Wednesday, November 14, 2018

Death Toll From Ebola Rises



Death toll from Ebola outbreak rises to 201 in the Democratic Republic of Congo and nobody speaks about it!



No other epidemic in the world has been as complex as the one we are currently experiencing. This epidemic remains dangerous and unpredictable, and we must not let our guard down,‘ said Dr Oly Ilunga Kalenga, the DRC’s health minister.
Armed groups have attacked, kidnapped and killed medical staff trying to combat the outbreak, equipment has been destroyed, making it difficult to help victims.
The outbreak is happening in the Ituri and North Kivu provinces in the north east of the African nation, which borders Uganda and South Sudan.
Having started on August 1, it is the 10th outbreak since the disease, which causes extreme fever, bleeding and diarrhoea, was first discovered 42 years ago.

Deadly attacks and hundreds of dead

Since their arrival in the region, the response teams have faced threats, physical assaults, repeated destruction of their equipment, and kidnapping. Two of the Rapid Response Medical Unit even lost their lives in violent attacks that normally occur on average, three to four times a week.
In October, militants killed 11 civilians and a soldier in Beni, a city with a population of around 230,000 people where the outbreak is thought to have started.
Among the 198 people who have died in the outbreak, 163 of them were confirmed to have had Ebola, with 35 of them ‘probable’ cases. Around 100 people are thought to have survived the incurable virus.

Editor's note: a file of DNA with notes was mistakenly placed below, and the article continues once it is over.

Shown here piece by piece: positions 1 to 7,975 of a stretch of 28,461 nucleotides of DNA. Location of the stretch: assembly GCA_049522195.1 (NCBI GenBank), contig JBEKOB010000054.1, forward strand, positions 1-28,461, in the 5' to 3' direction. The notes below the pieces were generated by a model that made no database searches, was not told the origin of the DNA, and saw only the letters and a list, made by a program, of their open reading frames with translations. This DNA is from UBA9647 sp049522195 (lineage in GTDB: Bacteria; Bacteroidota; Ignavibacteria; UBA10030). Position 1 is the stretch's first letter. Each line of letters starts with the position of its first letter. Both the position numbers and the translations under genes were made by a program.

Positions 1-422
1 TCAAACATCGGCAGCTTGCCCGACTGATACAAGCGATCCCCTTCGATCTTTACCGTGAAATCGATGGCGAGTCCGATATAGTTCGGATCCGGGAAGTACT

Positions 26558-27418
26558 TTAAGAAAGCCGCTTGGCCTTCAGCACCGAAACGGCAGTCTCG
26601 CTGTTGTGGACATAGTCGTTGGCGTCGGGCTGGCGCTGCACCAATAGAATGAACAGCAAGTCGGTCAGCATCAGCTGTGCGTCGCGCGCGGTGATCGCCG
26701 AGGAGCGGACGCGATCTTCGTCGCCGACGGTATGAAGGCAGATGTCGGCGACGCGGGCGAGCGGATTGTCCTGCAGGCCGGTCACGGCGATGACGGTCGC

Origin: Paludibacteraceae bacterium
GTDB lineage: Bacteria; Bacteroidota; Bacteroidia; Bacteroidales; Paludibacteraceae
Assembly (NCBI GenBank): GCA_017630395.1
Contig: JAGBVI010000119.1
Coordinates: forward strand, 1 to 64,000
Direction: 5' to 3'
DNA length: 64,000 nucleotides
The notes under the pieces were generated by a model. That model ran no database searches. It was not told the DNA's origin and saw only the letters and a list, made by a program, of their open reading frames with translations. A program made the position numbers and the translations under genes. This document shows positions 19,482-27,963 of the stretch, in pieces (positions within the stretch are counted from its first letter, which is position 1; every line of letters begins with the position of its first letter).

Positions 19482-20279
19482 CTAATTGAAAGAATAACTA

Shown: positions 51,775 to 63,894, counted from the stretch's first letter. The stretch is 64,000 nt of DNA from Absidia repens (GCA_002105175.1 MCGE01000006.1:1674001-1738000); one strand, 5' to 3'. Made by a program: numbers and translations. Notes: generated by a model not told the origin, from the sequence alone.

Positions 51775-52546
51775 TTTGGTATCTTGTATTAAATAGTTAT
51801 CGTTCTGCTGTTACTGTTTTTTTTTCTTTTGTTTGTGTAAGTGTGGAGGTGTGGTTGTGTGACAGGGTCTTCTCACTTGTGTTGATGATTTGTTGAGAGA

The majority of the Ebola cases have been in the city of Beni – at least 120 confirmed cases have occurred there. And at least 30 of these – 27 of them fatal – have hit children under the age of 10, officials revealed last month, meaning children are dying at an unprecedented rate.

War and politics

Jessica Illunga, a spokesperson for the health ministry in DRC said in October: ‘There is an abnormally high number of children who have contracted and died of Ebola in Beni.’Normally, in every Ebola epidemic, children are not as affected.
Dr Peter Salama, emergency response chief at the World Health Organization (WHO), last month warned the current Ebola outbreak would only get worse. The combination of rebel violence and pre-election unrest is creating a ‘perfect storm’ for an even worse epidemic, he said. Armed opposition attacks in North Kivu province have risen in recent weeks.
Fears and misconceptions about the virus are also being exploited by politicians ahead of the DRC’s December election, which is causing the public to lose faith in health workers, according to Dr Salama.


Scientists believe Ebola is most often passed to humans by fruit bats, but antelope, porcupines, gorillas and chimpanzees could also be to blame. It can be transmitted between humans through blood, secretions and other bodily fluids of people – and surfaces – that have been infected.
The WHO warns that there is ‘no proven treatment’ for Ebola – but dozens of drugs and jabs are being tested in case of a similarly devastating outbreak. Hope exists though, after an experimental vaccine, called rVSV-ZEBOV, protected nearly 6,000 people.



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